Keeper Of The Privy Seal Of Scotland
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Keeper Of The Privy Seal Of Scotland
The office of Keeper of the Privy Seal of Scotland, one of the Great Officers of State, first appears in the reign of David II. After the Act of Union 1707 its holder was normally a peer, like the Keeper of the Great Seal. The office has remained unfilled since the death of Gavin, Marquess of Breadalbane in 1922. Section 3 of the Public Offices (Scotland) Act 1817 limited the salary for the office to a maximum of £1,200 per annum. The salary was paid out of the fees charged for instruments passing the Privy Seal, after the salary of the Deputy Keeper had been paid. Keepers of the Privy Seal of Scotland *1371: Sir John Lyon *? *1424: Walter Foote, Provost of Bothwell *1426: John Cameron, Provost of Lincluden, Bishop of Glasgow *1432: William Foulis, Provost of Bothwell *1442: William Turnbull, canon of Glasgow *1458: Thomas Spens, Bishop of Galloway *1459: John Arouse *1463: James Lindsay, Provost of Lincluden *1467: Thomas Spens (again), Bishop of Aberdeen *1470: Will ...
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Scottish Royal Arms Panel, St
Scottish usually refers to something of, from, or related to Scotland, including: *Scottish Gaelic, a Celtic Goidelic language of the Indo-European language family native to Scotland *Scottish English *Scottish national identity, the Scottish identity and common culture *Scottish people, a nation and ethnic group native to Scotland *Scots language, a West Germanic language spoken in lowland Scotland *Symphony No. 3 (Mendelssohn), a symphony by Felix Mendelssohn known as ''the Scottish'' See also *Scotch (other) *Scotland (other) *Scots (other) *Scottian (other) *Schottische The schottische is a partnered country dance that apparently originated in Bohemia. It was popular in Victorian era ballrooms as a part of the Bohemian folk-dance craze and left its traces in folk music of countries such as Argentina ("chotis"Span ... * {{disambiguation Language and nationality disambiguation pages ca:Escocès ...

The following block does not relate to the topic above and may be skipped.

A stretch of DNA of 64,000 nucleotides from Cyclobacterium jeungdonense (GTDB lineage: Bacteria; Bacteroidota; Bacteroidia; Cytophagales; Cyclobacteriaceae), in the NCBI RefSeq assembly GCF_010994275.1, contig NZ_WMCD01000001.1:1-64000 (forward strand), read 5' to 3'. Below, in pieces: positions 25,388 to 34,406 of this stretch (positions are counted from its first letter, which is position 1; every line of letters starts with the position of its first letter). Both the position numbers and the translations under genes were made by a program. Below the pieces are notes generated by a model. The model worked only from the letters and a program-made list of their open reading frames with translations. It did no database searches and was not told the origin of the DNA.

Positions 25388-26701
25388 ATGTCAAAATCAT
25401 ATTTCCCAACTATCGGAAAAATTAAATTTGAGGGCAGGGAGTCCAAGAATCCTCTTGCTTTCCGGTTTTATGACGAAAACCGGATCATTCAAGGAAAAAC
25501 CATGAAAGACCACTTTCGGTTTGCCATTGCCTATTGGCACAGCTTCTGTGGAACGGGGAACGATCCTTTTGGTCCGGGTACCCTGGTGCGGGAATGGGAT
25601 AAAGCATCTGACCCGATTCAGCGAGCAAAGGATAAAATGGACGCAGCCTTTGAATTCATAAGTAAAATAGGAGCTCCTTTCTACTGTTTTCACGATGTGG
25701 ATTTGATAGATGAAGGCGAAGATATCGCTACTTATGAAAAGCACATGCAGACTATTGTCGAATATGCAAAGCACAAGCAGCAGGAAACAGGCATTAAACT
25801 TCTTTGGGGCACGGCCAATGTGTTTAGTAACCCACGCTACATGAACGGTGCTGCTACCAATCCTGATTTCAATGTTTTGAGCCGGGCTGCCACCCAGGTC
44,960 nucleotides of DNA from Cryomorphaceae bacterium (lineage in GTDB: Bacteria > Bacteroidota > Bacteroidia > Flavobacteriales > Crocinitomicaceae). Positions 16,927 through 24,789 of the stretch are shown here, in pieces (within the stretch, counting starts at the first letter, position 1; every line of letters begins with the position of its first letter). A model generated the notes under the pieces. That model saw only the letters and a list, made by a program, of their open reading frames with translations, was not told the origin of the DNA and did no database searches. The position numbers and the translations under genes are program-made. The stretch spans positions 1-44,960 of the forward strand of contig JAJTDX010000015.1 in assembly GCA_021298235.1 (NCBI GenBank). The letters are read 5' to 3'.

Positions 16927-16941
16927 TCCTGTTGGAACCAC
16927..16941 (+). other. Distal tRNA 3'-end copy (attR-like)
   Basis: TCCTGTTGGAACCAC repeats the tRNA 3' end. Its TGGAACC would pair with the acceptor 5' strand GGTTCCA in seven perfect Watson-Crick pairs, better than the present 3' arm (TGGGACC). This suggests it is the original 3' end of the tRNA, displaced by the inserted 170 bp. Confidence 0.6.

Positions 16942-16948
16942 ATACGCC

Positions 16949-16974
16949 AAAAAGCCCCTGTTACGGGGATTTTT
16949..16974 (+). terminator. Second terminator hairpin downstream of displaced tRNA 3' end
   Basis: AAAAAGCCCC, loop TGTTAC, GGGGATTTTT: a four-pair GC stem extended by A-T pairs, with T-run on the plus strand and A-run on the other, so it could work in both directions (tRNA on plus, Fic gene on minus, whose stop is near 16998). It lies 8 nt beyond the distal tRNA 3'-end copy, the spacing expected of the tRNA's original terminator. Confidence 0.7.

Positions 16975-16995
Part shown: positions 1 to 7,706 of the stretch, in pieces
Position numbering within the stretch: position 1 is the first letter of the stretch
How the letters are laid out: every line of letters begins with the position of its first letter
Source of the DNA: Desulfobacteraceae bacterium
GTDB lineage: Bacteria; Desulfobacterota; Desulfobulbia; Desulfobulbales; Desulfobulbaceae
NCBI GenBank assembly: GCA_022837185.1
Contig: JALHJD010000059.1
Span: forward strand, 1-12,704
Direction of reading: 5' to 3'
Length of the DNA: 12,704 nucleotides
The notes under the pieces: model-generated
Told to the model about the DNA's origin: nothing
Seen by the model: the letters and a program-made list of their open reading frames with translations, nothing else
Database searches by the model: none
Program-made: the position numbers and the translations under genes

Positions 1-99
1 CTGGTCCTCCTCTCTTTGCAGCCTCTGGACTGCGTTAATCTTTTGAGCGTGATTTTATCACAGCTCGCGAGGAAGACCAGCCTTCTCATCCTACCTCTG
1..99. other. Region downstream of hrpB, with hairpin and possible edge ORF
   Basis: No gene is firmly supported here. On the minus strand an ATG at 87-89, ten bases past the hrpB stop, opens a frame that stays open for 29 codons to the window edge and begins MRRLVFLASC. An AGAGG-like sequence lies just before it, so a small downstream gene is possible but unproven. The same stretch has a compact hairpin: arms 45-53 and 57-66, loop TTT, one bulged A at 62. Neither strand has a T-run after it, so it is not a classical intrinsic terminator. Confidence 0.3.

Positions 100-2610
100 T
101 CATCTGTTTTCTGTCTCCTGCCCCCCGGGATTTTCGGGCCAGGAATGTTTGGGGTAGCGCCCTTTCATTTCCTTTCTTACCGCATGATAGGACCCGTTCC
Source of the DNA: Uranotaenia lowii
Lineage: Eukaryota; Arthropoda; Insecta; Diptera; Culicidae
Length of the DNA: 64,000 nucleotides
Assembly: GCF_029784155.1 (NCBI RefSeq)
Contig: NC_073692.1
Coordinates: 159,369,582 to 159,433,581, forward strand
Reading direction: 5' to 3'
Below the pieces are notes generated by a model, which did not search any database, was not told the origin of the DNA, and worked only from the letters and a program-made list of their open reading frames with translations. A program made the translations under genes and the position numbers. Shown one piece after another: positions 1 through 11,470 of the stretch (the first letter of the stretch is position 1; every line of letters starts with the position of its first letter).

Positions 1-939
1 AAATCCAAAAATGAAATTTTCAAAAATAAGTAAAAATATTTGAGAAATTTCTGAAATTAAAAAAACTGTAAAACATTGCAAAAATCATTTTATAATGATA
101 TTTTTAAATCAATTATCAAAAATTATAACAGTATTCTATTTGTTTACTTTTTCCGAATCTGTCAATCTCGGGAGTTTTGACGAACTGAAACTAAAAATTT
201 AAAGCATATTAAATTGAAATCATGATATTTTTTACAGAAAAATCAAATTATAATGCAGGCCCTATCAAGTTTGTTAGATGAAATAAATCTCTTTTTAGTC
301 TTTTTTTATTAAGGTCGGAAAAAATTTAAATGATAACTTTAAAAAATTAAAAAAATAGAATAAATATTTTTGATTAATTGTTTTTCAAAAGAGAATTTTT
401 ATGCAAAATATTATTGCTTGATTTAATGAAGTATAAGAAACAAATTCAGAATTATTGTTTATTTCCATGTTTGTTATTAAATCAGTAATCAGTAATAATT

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Thomas Spens
Thomas Spens ''de Spens(c. 1415–15 April 1480), Scottish statesman and prelate, received his education at Edinburgh, was the second son of John de Spens, custodian of Prince James of Scotland, and of Lady Isabel Wemyss. Biography By his exceptional abilities, he attracted the notice the Scottish king, James II, who sent him on errands to England and to France, where he negotiated several treaties. About 1450 he became bishop of Galloway; soon afterwards he was made Keeper of the Privy Seal of Scotland, and in 1459 he was chosen bishop of Aberdeen. Much of his time, however, was passed in journeys to France and to England, and in 1464 he and Alexander Stewart, duke of Albany, a son of James II, were captured at sea by some English sailors. Edward IV, to whom the bishop had previously revealed an assassination plot, set him at liberty, and he was perhaps partly responsible for the treaty of peace made about this time between the English king and James III. He also h ...
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Abbot Of Arbroath
The Abbot of Arbroath or Abbot of Aberbrothok (and later Commendator) was the head of the Tironensian Benedictine monastic community of Arbroath Abbey, Angus, Scotland, founded under the patronage of King William of Scotland from Kelso Abbey and dedicated to St Thomas of Canterbury, Thomas Becket. The abbot, John Gedy, was granted the mitre on 26 June 1396. Arbroath Abbey became the wealthiest and most powerful abbey in later medieval Scotland. According to the poem "The Inchcape Rock" by Robert Southey, John Gedy, then Abbot of Aberbrothok, fixed a bell to the inchcape rock in the 1300s to warn mariners of the perilous rock. The following is a list of abbots and commendators. *Reginald, 1178–79 *Henry, 1179–1207 *Gilbert, 1208–19 x 1229 *Radulf de Lamley, 1225–39 *Adam, 1240–46 *Walter, 1247–58 x *Robert, 1261–67 *Sabinus, 1267 ? *John, 1268–70 *William, 1276–84 *Henry, 1285–96 *Nicholas, 1296 x 99-1301Became Bishop of Dunblane. *John de Anegus, 1303–09 ...
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Alexander Gordon (d